A pollen grain lands on a stigma, swells with water, and sprouts a pollen tube, which races through the style to deliver sperm to the ovule below. When the pollen arises from the flower itself, this process often stops in its tracks. Self-incompatibility (SI) between pollen and pistil promotes outcrossing to generate the genetic variability that has helped make flowering plants so successful. The genetics of SI in Petunia inflata are quite complex, and the underlying mechanism is even more complex. SI is regulated by the polymorphic S-locus; each S-haplotype houses a single pistil-specific S-RNase gene and a set of pollen-specific S-locus F-box (SLF) genes. The growing pollen tube takes up cytotoxic S-RNases from the pistil, but only S-RNases with an S-haplotype matching that of the pollen inhibit pollen tube growth. According to the collaborative non-self recognition model (Kubo et al., 2010), each SLF protein acts as an E3 ubiquitin ligase subunit to mediate the ubiquitination and degradation (detoxification) of its interacting non-self S-RNase(s). The collaborative activity of a complete suite of SLF proteins is required to detoxify all non-self S-RNases to allow for cross-compatible pollination and hence, outcrossing. This model explains the classic observation that SI breaks down in a tetraploid plant that produces diploid pollen carrying two different S-haplotypes (Stout and Chandler, 1941): SLFs from one S-haplotype detoxify their non-self S-RNases, including S-RNase of the other S-haplotype, resulting in the breakdown of SI.
Several gain-of-function experiments have provided compelling evidence for this model. For example, transforming plants with a non-self SLF gene driven by a pollen-specific promoter led to the breakdown of SI, presumably due to self-S-RNase detoxification (Hua et al., 2007). However, the S2-locus of P. inflata harbors 17 SLF genes, making it difficult to confirm the role of each and every SLF in SI.
Sun et al. (2018) took a big step forward in solidifying the collaborative non-self recognition model by specifically knocking out the function of S2–SLF1 (SLF1 of the S2-haplotype) in S2S3 plants through CRISPR/Cas9-mediated genome editing. They obtained two lines (#2/S2*S3 and #35/S2*S3) with frameshift mutations in this gene and carried out extensive genetic crosses to determine whether S2 pollen lacking a functional S2-SLF1 remained compatible with pistils carrying eight normally compatible S-haplotypes, that is, whether in the absence of S2-SLF1, S2 pollen could still detoxify any non-self S-RNases encoded by these eight S-haplotypes. Pollen from T0 #2/S2*S3 and #35/S2*S3 plants failed to fertilize wild-type S3S3 plants. No fruits were set, and aniline blue staining of pollen tubes inside S3S3 pistils showed that few pollen tubes had progressed to the lower region of the style (see figure). Comprehensive genetic crosses yielded similar results, indicating that S2* pollen lacking a functional S2-SLF1 cannot detoxify S3-RNase, nor can any of the other 16 SLFs produced by S2 pollen. Therefore, S2-SLF1 is required to defend S2 pollen against S3-RNase, providing definitive evidence that SLF proteins are solely responsible for SI of pollen.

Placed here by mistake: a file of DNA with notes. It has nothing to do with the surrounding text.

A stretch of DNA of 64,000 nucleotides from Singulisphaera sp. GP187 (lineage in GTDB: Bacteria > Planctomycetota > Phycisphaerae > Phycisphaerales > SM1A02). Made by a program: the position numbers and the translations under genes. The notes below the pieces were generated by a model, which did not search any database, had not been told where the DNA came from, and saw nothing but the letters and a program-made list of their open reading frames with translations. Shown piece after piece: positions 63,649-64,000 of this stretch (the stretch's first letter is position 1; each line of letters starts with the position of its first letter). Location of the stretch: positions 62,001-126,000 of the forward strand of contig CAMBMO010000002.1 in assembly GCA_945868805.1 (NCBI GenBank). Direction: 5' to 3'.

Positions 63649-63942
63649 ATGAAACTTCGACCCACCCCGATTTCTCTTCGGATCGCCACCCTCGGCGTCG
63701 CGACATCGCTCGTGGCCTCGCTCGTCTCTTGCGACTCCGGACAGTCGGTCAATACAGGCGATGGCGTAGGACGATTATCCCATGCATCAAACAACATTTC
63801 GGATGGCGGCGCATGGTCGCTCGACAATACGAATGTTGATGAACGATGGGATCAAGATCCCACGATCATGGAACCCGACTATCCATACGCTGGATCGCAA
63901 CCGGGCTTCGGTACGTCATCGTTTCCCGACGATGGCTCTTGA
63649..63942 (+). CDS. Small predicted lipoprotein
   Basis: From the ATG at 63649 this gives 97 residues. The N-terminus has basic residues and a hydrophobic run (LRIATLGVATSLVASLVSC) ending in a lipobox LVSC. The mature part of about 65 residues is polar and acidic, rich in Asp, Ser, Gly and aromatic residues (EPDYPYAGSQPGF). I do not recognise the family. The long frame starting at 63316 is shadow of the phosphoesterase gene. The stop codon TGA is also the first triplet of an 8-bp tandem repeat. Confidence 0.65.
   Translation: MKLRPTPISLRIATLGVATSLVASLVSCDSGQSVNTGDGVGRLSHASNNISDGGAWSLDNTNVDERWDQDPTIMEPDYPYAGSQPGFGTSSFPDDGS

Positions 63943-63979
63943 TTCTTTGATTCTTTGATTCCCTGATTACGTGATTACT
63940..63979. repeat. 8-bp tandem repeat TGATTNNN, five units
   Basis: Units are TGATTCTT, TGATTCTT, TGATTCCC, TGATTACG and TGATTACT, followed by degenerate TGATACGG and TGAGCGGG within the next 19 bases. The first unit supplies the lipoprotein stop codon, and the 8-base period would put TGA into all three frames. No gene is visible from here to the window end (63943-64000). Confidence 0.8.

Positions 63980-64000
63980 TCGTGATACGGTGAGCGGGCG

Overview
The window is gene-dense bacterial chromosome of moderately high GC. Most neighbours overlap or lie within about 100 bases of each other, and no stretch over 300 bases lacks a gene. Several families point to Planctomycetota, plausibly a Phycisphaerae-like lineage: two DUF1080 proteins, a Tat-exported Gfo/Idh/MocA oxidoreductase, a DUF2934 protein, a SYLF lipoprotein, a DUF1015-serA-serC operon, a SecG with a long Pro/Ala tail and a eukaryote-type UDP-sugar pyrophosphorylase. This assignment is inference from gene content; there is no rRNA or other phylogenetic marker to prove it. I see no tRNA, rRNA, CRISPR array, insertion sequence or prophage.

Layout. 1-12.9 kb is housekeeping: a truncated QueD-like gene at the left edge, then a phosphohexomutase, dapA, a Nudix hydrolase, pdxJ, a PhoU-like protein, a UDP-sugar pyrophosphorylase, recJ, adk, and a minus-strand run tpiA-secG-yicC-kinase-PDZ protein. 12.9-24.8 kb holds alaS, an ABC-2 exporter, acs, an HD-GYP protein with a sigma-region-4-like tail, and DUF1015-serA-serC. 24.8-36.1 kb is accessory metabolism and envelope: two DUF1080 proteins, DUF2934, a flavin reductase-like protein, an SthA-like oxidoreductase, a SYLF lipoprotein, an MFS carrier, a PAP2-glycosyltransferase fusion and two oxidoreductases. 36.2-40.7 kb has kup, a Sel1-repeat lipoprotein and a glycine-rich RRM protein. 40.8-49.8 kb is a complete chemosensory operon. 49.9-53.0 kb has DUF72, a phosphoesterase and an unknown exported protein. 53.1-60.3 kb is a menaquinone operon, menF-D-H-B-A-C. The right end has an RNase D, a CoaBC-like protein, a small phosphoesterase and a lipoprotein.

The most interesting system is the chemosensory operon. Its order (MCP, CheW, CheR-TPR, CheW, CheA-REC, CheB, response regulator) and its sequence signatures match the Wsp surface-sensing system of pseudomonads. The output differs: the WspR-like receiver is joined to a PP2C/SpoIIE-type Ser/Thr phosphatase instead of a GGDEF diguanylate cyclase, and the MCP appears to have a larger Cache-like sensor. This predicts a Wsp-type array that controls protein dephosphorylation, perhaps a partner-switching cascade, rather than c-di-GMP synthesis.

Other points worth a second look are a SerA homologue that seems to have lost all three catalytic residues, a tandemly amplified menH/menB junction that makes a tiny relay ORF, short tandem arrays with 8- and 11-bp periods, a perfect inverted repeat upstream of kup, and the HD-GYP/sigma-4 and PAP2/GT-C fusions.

The authors also examined the interactions between the 17 S2-haplotype SLF proteins and nine S-RNases through gain-of-function experiments. This analysis brought the number of interactions identified by such experiments to 108 and emphasized the complexity of this system, so crucial for plant evolution.
Hua, Z., Meng, X., and Kao, T.-h. (2007). Comparison of Petunia inflata S-Locus F-box protein (PiSLF) with PiSLF-like proteins reveals its unique function in S-RNase based self-incompatibility. Plant Cell 19: 3593–3609.
Kubo, K., Entani, T., Takara, A., Wang, N., Fields, A.M., Hua, Z.H., Toyoda, M., Kawashima, S., Ando, T., Isogai, A., Kao, T.-h., and Takayama, S. (2010). Collaborative non-self recognition system in S-RNase-based self-incompatibility. Science 330: 796–799.
Stout, A.B. and Chandler, C. (1941). Change from self-incompatibility to self-compatibility accompanying change from diploidy to tetraploidy. Science 94: 118.
Sun, L., Williams, J.S., Li, S., Wu, L., Khatri, W.A., Stone, P.G, Keebaugh, M.D., and Kao, T.-h. (2018). S-Locus F-Box proteins are solely responsible for S-RNase-based self-incompatibility of Petunia pollen. Plant Cell 30: 10.1105/tpc.18.00615.